My last shrink appointment

M

I had about five months sober when I linked up with my shrink seven years ago. At that time, he was in NYC and I was living in Los Angeles and I loved our sessions. He became my mentor. Everything he had in life, I wanted. He always seemed well-composed, he gave articulate answers, he could make fun of serious shit and wore his humor like a trench coat. I really loved Skyping with him and looked forward to our sessions very much.

Then one day I logged into Skype and he seemed a bit off. Something had fallen from his desk right as the video screen popped up and he fumbled to pick it up off the floor. No idea what it was. Maybe a pen. Seemed like not a big deal, but there was something about it that scared me; like something was off. I can’t really explain it, but you know when something’s wrong.

“Are you cool?” I asked playfully.

“Yes, just–tell me. How are you?”

And so our session went, as usual, and when it was time to get off the call, it ended like always.

The next week I logged into Skype and his tie was not in place; it was a bit crooked. Again, unimportant, but to me it seemed odd. I mean, he was always the most put together man on planet Earth and for some reason, after a year of us Skyping, he was now fumbling to pick shit up off the floor and showing up to work with a crooked tie. I had never seen him in any other way than completely collected, so it made me nervouos.

“Are you okay?” I asked him.

“Yes, let’s talk about you.” I could tell he was pissed I was trying to assess him.

My first thought was he was high; that he relapsed. A big reason I went with him was because I had just gotten sober and wanted a doctor in recovery to prescribe me my medicine. I couldn’t afford any slip-ups so I wanted to make sure I was doing everything right. The thought that he may be high after decades of sobriety terrified me. But I brushed my worries aside and went on with the session, telling him of my inner demons and manic behavior.

Then came the last week I ever spoke to him.

I logged onto Skype and he was barely recognizable; he looked terrible. His hair was messy, his tie crooked, he was sweating a bit and he seemed all over the place. I knew he hated when I asked him if he was doing okay, but I couldn’t help myself. I was worried about him.

“Hey doc… sorry but, are you okay?”

There was a pause.

“Actually no. I’m not. I have some back pain and I’m on these painkillers and I feel like shit, but tell me… how are you?”

I had never heard him curse I don’t think. Maybe a few times but it was not a regular occurrence, even though I cursed every other fuckin word to him. But I tried to not let it bother me and proceeded as always, but it was hard to concentrate.

A few days later, I got a call that he died.

I was getting a tattoo at the time, so I stepped away from the ink gun to take the call, but the person on the other line–a doctor friend of my shrink–would not give me any information about what happened.

I went back to the tattoo table and looked at my artist…

“My shrink just died.”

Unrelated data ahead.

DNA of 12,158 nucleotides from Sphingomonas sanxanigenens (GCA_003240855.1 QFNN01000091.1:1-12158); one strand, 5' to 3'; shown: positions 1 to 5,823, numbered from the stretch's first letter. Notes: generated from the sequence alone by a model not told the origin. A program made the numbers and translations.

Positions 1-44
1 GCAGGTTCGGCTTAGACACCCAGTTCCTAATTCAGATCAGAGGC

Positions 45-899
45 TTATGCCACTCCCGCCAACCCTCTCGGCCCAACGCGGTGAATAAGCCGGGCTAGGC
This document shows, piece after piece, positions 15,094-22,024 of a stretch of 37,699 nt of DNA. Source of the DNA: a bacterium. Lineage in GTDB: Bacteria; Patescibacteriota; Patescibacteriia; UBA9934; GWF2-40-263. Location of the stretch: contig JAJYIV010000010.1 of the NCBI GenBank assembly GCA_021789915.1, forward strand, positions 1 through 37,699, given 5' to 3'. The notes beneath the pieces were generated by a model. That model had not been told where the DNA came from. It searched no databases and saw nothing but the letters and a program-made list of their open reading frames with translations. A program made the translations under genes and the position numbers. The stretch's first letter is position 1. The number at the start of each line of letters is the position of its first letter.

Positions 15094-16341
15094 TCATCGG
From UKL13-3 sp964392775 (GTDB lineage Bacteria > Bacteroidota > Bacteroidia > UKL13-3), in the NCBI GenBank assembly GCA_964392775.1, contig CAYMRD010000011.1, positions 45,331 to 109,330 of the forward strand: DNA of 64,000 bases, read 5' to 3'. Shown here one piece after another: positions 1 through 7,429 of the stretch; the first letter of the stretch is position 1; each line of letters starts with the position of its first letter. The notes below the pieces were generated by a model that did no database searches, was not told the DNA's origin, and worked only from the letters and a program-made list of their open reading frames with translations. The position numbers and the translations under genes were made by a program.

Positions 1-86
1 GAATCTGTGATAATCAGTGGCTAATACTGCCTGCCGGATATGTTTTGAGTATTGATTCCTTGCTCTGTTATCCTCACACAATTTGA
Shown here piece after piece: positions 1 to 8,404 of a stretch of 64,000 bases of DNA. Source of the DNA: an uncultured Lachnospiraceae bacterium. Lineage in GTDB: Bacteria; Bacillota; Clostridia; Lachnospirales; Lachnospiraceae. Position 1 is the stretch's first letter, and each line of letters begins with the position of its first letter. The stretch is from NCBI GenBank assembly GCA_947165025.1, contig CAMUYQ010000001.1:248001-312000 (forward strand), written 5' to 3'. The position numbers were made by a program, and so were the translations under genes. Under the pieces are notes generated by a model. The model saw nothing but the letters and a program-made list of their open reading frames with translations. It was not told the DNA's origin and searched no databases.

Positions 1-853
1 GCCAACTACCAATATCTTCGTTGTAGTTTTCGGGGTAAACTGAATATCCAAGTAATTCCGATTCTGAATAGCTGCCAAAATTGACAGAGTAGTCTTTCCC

And I sat down and there was silence as he finished my tattoo.

“I’m sorry” he mighta said to me…

“Yeah…” I mighta replied.

All week I was fucked up in my head. What the hell happened? How could this be so sudden? Finally, someone else called me: another doctor friend of his. I asked her what happened and she told me he had died of cancer.

“How long did he know he had the cancer?”

She told me he had known that he had only a few weeks to live, even on our last session. I thought to myself… Why didn’t he cancel? How could he possibly show up to work knowing he had less than a month to live? I couldn’t believe it. I was in awe; sad that he was gone–devastated actually–but more than that, I was so damn honored that he actually showed up for me in his last remaining days on Earth. What a soldier.

The woman on the phone told me she was taking over his practice, but that she would handle my sessions at the same rate if I was interested. I told her “Look… I can’t afford this anymore. Plus, I don’t wanna start all over again.”

She said, “Well, how about you just email me once a week to let me know how you are, for free.”

So from that day on, for the last seven years, I have sent her an email every week. Whether I was on the road, sick, going through a breakup, in Peru or backpacking Spain, I never missed more than maybe two Sundays (the day I write her), if that.

Still I recall those weeks when I thought he was getting high again; that he had fucked up his sobriety, when all along he had terminal cancer and was succeeding in a way that most people can never comprehend. Showing up at all costs. Truly giving a fuck. He still amazes me.

What a fucking gangster.

About the author

Greg
Greg

I'm a high school dropout who escaped reform school when I was sixteen and hitchhiked the country as a homeless teen till I finally made sense of the world. I now work as a travel writer, marketer, publicist, I published a book and broke the guinness world record for longest road trip. I've done some other crazy shit too. But I'm still alive and seven years sober. Enjoy my insanity...

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